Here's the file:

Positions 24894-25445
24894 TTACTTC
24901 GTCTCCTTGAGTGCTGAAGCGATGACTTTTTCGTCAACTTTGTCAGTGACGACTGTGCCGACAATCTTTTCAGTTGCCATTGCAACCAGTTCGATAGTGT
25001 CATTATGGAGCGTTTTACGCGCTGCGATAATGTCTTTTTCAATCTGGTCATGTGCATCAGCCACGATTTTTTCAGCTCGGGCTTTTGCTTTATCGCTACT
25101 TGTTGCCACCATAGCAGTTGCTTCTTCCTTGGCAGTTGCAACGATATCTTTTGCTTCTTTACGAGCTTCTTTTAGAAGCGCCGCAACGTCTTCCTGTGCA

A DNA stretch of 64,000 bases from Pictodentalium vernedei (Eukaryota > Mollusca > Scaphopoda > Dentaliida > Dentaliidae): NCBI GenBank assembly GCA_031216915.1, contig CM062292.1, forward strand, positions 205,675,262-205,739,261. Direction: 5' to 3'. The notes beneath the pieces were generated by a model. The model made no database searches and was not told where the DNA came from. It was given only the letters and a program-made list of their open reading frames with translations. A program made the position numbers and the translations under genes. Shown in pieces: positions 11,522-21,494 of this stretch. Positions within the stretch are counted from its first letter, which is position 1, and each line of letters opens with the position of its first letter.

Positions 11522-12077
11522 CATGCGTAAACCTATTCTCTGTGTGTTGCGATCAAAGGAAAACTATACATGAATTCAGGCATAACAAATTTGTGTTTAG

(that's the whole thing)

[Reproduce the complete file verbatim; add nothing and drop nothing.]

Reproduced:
Positions 24894-25445
24894 TTACTTC
24901 GTCTCCTTGAGTGCTGAAGCGATGACTTTTTCGTCAACTTTGTCAGTGACGACTGTGCCGACAATCTTTTCAGTTGCCATTGCAACCAGTTCGATAGTGT
25001 CATTATGGAGCGTTTTACGCGCTGCGATAATGTCTTTTTCAATCTGGTCATGTGCATCAGCCACGATTTTTTCAGCTCGGGCTTTTGCTTTATCGCTACT
25101 TGTTGCCACCATAGCAGTTGCTTCTTCCTTGGCAGTTGCAACGATATCTTTTGCTTCTTTACGAGCTTCTTTTAGAAGCGCCGCAACGTCTTCCTGTGCA

A DNA stretch of 64,000 bases from Pictodentalium vernedei (Eukaryota > Mollusca > Scaphopoda > Dentaliida > Dentaliidae): NCBI GenBank assembly GCA_031216915.1, contig CM062292.1, forward strand, positions 205,675,262-205,739,261. Direction: 5' to 3'. The notes beneath the pieces were generated by a model. The model made no database searches and was not told where the DNA came from. It was given only the letters and a program-made list of their open reading frames with translations. A program made the position numbers and the translations under genes. Shown in pieces: positions 11,522-21,494 of this stretch. Positions within the stretch are counted from its first letter, which is position 1, and each line of letters opens with the position of its first letter.

Positions 11522-12077
11522 CATGCGTAAACCTATTCTCTGTGTGTTGCGATCAAAGGAAAACTATACATGAATTCAGGCATAACAAATTTGTGTTTAG